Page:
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KALAUPAPA (UPDATED) Feb-23-2009 (700 words) With photos and map posted Feb. 20. xxxn
Park service planning for future of community served by Blessed Damien
By Patrick Downes
Catholic News Service
KALAUPAPA, Hawaii (CNS) -- The National Park Service has begun a process that will determine the future of Kalaupapa as the most important chapter in its history slowly comes to an end.
As a community for Hansen's disease patients, its designation for more than 140 years, Kalaupapa will close when the last patient dies.
Currently it is home to about 25 patients, the youngest nearly 70 years old. By an agreement with the state of Hawaii, they are free to stay there for the rest of their lives
Once the patients are gone, the U.S. national park it has been since 1980 will continue. The question is: What kind of place will it be then?
The role of the Catholic Church, which has had a high profile in Kalaupapa since Father Damien de Veuster landed there in 1873, is likely to change in the process.
The peninsula has one Catholic parish with two Catholic churches. It has a residence for the Catholic pastor and a convent for the Sisters of St. Francis, currently the home of one nun who is a nurse at the hospital. Kalaupapa also has the original graves for Blessed Damien and Blessed Marianne Cope, although their bodies were moved years later to more accessible sites in Belgium and New York, respectively.
But the church owns no Kalaupapa land, and the Diocese of Honolulu would have little reason to maintain a parish once there are no patients as parishioners. Nothing, however, can take away the peninsula's historic and spiritual value as a pilgrimage destination, and Bishop Larry Silva of Honolulu has actively promoted that use.
The National Park Service has the lease on the property for about 30 more years. The present planning process will determine the park's purpose and identity for the next 20 years, with a "shorter-term component" for the protection of the rights and welfare of the remaining residents.
Veteran park service planner Anna Tamura of Seattle, who is heading the project, recently began laying the groundwork for a four-year process to create a general management plan. She said the formal process will begin with a series of 12 to 15 public meetings in the last two weeks in April, on four or five major islands.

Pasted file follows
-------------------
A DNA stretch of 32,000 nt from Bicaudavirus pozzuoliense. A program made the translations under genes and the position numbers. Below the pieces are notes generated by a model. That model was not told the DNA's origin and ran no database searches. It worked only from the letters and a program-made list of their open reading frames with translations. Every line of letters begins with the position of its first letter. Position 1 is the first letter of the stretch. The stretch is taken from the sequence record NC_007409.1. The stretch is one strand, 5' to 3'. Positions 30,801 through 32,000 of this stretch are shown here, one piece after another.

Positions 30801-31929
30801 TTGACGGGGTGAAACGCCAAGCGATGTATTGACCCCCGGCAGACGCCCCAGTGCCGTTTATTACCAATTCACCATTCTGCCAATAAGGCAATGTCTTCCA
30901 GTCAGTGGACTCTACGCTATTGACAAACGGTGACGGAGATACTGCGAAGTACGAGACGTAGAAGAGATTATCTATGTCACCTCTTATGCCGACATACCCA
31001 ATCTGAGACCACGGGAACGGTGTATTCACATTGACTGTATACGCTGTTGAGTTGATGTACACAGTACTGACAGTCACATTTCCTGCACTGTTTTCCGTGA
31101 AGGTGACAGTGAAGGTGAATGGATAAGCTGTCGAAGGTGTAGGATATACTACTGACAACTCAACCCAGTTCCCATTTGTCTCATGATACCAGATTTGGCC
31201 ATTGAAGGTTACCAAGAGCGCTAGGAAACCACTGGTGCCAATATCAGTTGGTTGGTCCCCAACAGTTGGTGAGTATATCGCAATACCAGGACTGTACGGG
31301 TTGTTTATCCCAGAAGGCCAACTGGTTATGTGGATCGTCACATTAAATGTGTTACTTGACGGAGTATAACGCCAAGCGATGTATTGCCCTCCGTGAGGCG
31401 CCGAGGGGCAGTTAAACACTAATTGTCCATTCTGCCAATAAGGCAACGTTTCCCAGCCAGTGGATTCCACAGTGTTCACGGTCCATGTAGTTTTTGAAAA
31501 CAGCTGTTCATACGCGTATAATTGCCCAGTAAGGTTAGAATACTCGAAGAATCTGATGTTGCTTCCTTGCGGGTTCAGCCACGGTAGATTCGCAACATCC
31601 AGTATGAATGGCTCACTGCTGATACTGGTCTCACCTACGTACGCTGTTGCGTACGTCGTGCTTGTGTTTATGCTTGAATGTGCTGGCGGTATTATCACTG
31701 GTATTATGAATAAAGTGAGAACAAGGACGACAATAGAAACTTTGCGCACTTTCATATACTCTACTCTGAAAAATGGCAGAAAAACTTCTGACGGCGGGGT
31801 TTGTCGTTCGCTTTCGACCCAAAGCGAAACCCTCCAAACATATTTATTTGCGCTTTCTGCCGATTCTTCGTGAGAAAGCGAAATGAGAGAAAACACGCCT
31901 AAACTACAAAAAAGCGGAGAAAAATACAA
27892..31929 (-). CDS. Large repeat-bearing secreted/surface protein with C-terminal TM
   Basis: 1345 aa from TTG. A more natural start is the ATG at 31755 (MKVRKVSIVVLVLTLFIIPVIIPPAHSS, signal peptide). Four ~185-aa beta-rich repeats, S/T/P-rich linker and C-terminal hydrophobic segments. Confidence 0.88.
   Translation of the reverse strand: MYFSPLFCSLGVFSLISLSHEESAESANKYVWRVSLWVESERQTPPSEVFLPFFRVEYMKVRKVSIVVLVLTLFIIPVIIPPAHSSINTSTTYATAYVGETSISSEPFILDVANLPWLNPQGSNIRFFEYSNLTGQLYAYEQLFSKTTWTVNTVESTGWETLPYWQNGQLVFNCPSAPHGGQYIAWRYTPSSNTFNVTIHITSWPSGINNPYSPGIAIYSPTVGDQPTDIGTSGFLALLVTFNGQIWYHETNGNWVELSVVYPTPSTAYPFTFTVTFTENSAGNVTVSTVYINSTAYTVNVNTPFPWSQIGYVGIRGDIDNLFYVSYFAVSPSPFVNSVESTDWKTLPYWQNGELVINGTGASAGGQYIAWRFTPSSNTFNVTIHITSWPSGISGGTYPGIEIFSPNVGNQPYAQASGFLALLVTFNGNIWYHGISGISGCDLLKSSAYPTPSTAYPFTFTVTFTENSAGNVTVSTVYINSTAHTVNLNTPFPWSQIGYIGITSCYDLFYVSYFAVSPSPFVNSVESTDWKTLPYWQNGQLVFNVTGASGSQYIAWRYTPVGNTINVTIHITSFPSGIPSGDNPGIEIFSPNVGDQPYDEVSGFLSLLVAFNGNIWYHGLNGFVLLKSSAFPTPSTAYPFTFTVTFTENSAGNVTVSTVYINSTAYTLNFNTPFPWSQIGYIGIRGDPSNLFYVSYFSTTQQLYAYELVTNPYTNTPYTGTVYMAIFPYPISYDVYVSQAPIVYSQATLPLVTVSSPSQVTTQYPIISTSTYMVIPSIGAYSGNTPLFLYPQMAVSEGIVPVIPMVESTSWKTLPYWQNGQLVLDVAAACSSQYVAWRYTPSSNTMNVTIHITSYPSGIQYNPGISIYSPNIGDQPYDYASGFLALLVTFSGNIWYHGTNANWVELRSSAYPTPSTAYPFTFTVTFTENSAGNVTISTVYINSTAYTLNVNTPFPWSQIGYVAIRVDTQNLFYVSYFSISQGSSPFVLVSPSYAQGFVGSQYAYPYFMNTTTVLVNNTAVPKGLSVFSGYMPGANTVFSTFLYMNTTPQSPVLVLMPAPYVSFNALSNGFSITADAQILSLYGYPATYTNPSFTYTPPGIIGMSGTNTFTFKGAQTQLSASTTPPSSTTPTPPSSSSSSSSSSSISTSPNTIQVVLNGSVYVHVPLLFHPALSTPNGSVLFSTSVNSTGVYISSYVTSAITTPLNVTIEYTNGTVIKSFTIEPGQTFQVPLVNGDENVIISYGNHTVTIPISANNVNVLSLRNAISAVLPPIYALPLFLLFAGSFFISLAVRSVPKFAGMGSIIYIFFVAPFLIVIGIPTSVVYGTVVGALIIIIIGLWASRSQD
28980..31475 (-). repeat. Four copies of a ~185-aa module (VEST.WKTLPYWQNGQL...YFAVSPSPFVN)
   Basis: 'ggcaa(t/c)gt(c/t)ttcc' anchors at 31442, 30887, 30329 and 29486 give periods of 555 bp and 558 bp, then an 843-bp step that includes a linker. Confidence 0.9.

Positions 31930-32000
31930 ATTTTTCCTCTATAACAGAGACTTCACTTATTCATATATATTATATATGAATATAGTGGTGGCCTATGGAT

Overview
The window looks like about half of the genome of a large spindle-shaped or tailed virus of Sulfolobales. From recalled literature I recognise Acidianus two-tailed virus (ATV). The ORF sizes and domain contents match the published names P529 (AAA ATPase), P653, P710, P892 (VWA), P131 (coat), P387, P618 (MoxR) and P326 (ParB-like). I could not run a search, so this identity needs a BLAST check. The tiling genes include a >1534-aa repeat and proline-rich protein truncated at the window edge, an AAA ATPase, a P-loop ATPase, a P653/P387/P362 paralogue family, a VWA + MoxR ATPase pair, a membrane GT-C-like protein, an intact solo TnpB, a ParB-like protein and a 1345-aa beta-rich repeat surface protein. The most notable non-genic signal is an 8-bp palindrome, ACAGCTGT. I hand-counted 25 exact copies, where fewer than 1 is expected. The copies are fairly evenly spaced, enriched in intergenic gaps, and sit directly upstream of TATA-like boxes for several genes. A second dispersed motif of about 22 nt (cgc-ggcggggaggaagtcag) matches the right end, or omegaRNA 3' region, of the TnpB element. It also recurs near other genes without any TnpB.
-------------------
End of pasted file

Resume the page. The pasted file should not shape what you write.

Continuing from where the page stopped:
"What is your vision concerning the future of the site?" will be the question, Tamura said.
The planning team is mostly made up of national park personnel, including Stephen Prokop, the superintendent of Kalaupapa National Historical Park, the park's official title. The team also includes two Kalaupapa residents.
The final decision on Kalaupapa's future as a national park lies with the director of the parks' Pacific West region, Jon Jarvis of Oakland, Calif.
Other U.S. national parks preserve historic places of human injustice or tragedy, such as Manzanar National Historic Site in California, where the U.S. government interned Japanese-Americans during World War II, and Gettysburg National Military Park in Pennsylvania, the site of the bloodiest battle in the Civil War.
But Kalaupapa alone has a living community to protect.
The churches and grave sites on Kalaupapa remain the primary spiritual attractions. St. Philomena Church in Kalawao was mostly built by Father Damien himself. After his beatification in 1995, a first-class relic, the remains of his right hand, was reinterred in his original grave. His canonization, scheduled for Oct. 11 at the Vatican, will likely attract more visitors.
The park service has begun a renovation of St. Philomena, which has severe peeling of its paint and other environmental damage.
According to Prokop, the general purpose of the national park is "to preserve and protect the human resources, the natural resources and the cultural resources."
The park service pours $4 million a year into Kalaupapa to pay for operations, Prokop said. Another $1 million a year comes in for historic preservation and other purposes.
The superintendent sees the planning process as a "very positive opportunity."
Prokop said he knew the future of Kalaupapa would be a big part of his agenda when he arrived as superintendent a year ago. "I believe everyone wants to protect this special place," he said.
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